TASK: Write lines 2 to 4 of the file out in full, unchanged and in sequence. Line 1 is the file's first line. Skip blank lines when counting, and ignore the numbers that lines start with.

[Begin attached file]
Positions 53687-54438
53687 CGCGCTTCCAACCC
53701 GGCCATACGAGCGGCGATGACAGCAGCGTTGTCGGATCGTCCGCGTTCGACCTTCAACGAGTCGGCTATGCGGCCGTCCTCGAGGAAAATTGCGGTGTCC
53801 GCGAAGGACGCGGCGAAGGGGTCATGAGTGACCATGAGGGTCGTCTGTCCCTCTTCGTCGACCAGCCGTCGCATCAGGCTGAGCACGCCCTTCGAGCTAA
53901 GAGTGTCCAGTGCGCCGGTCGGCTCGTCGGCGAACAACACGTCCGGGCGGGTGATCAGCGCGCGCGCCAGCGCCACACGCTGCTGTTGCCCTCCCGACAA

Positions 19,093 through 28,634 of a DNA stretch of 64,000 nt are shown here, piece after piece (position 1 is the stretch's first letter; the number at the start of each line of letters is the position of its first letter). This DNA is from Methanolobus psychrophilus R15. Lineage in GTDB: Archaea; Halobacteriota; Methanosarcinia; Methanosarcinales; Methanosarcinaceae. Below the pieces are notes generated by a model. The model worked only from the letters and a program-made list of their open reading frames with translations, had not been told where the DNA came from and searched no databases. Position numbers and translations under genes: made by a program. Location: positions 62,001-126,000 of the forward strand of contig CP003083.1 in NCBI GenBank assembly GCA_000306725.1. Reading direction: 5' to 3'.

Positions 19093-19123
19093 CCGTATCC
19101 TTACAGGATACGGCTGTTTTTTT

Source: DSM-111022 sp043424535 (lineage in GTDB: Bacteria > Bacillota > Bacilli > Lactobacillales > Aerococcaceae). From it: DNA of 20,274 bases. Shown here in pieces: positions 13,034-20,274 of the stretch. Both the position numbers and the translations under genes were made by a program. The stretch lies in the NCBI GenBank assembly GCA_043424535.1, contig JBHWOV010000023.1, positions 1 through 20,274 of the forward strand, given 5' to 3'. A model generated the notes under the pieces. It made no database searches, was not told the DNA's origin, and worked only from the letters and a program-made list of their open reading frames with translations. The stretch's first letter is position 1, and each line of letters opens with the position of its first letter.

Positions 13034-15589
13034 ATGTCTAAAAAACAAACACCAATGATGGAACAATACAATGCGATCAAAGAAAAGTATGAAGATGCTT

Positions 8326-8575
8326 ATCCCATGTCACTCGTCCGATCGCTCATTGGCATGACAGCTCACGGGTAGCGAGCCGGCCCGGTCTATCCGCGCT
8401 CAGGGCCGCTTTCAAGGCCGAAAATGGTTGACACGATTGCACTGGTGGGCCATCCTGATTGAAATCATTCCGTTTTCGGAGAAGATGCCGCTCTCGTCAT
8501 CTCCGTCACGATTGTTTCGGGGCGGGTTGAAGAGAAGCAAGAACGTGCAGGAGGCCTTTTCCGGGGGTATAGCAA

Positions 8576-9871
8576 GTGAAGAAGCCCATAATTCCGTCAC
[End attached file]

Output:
53687 CGCGCTTCCAACCC
53701 GGCCATACGAGCGGCGATGACAGCAGCGTTGTCGGATCGTCCGCGTTCGACCTTCAACGAGTCGGCTATGCGGCCGTCCTCGAGGAAAATTGCGGTGTCC
53801 GCGAAGGACGCGGCGAAGGGGTCATGAGTGACCATGAGGGTCGTCTGTCCCTCTTCGTCGACCAGCCGTCGCATCAGGCTGAGCACGCCCTTCGAGCTAA